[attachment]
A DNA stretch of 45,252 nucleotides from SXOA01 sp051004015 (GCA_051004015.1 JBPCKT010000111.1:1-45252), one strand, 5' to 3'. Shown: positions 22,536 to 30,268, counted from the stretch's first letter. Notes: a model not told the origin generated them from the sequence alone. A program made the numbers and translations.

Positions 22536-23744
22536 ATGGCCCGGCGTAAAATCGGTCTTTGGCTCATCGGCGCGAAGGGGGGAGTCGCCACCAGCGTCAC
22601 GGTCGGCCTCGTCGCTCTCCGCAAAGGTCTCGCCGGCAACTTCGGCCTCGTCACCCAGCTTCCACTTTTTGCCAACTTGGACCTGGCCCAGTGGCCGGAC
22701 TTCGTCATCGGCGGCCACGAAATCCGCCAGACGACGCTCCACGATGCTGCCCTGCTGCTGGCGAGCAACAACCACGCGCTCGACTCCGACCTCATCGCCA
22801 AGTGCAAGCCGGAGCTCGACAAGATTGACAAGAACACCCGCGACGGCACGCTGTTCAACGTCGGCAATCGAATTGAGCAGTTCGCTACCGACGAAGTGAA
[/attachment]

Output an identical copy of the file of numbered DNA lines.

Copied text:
A DNA stretch of 45,252 nucleotides from SXOA01 sp051004015 (GCA_051004015.1 JBPCKT010000111.1:1-45252), one strand, 5' to 3'. Shown: positions 22,536 to 30,268, counted from the stretch's first letter. Notes: a model not told the origin generated them from the sequence alone. A program made the numbers and translations.

Positions 22536-23744
22536 ATGGCCCGGCGTAAAATCGGTCTTTGGCTCATCGGCGCGAAGGGGGGAGTCGCCACCAGCGTCAC
22601 GGTCGGCCTCGTCGCTCTCCGCAAAGGTCTCGCCGGCAACTTCGGCCTCGTCACCCAGCTTCCACTTTTTGCCAACTTGGACCTGGCCCAGTGGCCGGAC
22701 TTCGTCATCGGCGGCCACGAAATCCGCCAGACGACGCTCCACGATGCTGCCCTGCTGCTGGCGAGCAACAACCACGCGCTCGACTCCGACCTCATCGCCA
22801 AGTGCAAGCCGGAGCTCGACAAGATTGACAAGAACACCCGCGACGGCACGCTGTTCAACGTCGGCAATCGAATTGAGCAGTTCGCTACCGACGAAGTGAA